Now kubectl will be able to access the cluster

$ kubectl cluster-info
  Kubernetes master is running at
  CoreDNS is running at
  Metrics-server is running at

We can see that kubectl is connected to the container k3d-k3s-default-serverlb through (in this case) port 57734.

If you want to stop / start the cluster you can simply run

$ k3d cluster stop
  INFO[0000] Stopping cluster 'k3s-default'

$ k3d cluster start
  INFO[0000] Starting cluster 'k3s-default'
  INFO[0000] Starting Node 'k3d-k3s-default-agent-1'
  INFO[0000] Starting Node 'k3d-k3s-default-agent-0'
  INFO[0000] Starting Node 'k3d-k3s-default-server-0'
  INFO[0001] Starting Node 'k3d-k3s-default-serverlb'

For now, we're going to need the cluster but if we want to remove the cluster we can run k3d cluster delete.

First Deploy

Preparing for first deploy

Before we can deploy anything we'll need to do a small application to deploy. During the course, you will develop your own application. The technologies used for the application do not matter - for the examples we're going to use node.js but the example application will be offered through GitHub as well as Docker Hub.

Let's create an application that generates and outputs a hash every 5 seconds or so.

I've prepared one here docker run jakousa/dwk-app1.

To deploy we need the cluster to have an access to the image. By default, Kubernetes is intended to be used with a registry. K3d offers import-images command, but since that won't work when we go to non-k3d solutions we'll use the now possibly very familiar registry Docker Hub, we used that in DevOps with Docker. If you've never used Docker Hub, it's the place where docker client defaults to, so when you run "docker pull nginx" the nginx comes from Docker Hub. You'll need to register an account there and after that you can use docker login to authenticate yourself. If you don't wish to use Docker Hub you can also use local registry: follow the tutorial here to set one up.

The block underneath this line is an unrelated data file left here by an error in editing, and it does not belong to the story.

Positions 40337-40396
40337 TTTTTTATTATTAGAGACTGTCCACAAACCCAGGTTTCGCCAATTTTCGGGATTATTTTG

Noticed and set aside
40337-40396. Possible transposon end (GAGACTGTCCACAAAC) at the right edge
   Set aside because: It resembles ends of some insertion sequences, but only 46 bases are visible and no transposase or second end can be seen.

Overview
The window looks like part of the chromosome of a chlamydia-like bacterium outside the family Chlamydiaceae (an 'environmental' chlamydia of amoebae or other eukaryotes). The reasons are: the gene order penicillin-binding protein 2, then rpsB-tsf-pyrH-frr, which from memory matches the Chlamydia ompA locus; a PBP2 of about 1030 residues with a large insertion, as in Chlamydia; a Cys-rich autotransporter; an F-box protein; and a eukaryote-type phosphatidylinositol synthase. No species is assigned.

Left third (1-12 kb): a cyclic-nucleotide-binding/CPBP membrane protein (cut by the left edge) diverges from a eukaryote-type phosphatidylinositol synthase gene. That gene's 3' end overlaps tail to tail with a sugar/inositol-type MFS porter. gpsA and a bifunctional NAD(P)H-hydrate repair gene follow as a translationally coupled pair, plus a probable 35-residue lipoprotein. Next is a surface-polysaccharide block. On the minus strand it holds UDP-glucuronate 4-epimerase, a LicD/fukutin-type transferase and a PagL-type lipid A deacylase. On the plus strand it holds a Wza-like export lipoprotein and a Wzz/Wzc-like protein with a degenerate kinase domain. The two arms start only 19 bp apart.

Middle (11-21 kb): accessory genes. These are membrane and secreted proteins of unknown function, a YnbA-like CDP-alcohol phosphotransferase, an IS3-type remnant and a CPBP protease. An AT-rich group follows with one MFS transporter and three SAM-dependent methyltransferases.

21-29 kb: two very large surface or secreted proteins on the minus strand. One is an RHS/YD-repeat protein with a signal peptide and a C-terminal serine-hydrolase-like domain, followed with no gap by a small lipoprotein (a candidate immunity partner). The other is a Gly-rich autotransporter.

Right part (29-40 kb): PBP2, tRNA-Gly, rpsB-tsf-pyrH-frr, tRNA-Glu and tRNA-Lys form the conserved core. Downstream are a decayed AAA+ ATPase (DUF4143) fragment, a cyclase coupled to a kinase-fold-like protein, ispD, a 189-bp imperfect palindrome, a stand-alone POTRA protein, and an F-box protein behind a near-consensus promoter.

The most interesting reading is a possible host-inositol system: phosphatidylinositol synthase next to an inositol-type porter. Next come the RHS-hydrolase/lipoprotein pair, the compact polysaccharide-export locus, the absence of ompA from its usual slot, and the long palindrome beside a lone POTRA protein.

$ docker tag _image_ _username_/_image_
$ docker push _username_/_image_

Now we're finally ready to deploy our first app into Kubernetes!


To deploy an application we'll need to create a Deployment with the image.

$ kubectl create deployment hashgenerator-dep --image=jakousa/dwk-app1
  deployment.apps/hashgenerator-dep created

This action created a few things for us to look at: a Deployment and a Pod.

What is a Pod?

Pod is an abstraction around one or more containers. Similarly, as you've now used containers to define environments for a single process. Pods provide a context for 1..N containers so that they can share storage and a network. They can be thought of as a container of containers. Most of the same rules apply: it is deleted if the containers stop running and files will be lost with it.


Reading documentation or searching the internet are not the only ways to find information. In case of Kubernetes we get access to information straight from our command line using kubectl explain RESOURCE command. For example to get information about Pod and its mandatory fields we can use the following command.

$ kubectl explain pod

What is a Deployment?

A Deployment takes care of deployment. It's a way to tell Kubernetes what container you want, how they should be running and how many of them should be running.

The Deployment also created a ReplicaSet, which is a way to tell how many replicas of a Pod you want. It will delete or create Pods until the number of Pods you wanted are running. ReplicaSets are managed by Deployments and you should not have to manually define or modify them.

You can view the deployment:

$ kubectl get deployments
  NAME                READY   UP-TO-DATE   AVAILABLE   AGE
  hashgenerator-dep   1/1     1            1           54s

And the pods:

$ kubectl get pods
  NAME                               READY   STATUS    RESTARTS   AGE
  hashgenerator-dep-6965c5c7-2pkxc   1/1     Running   0          2m1s

1/1 replicas are ready and its status is Running! We will try multiple replicas later. If your status doesn't look like this check this page.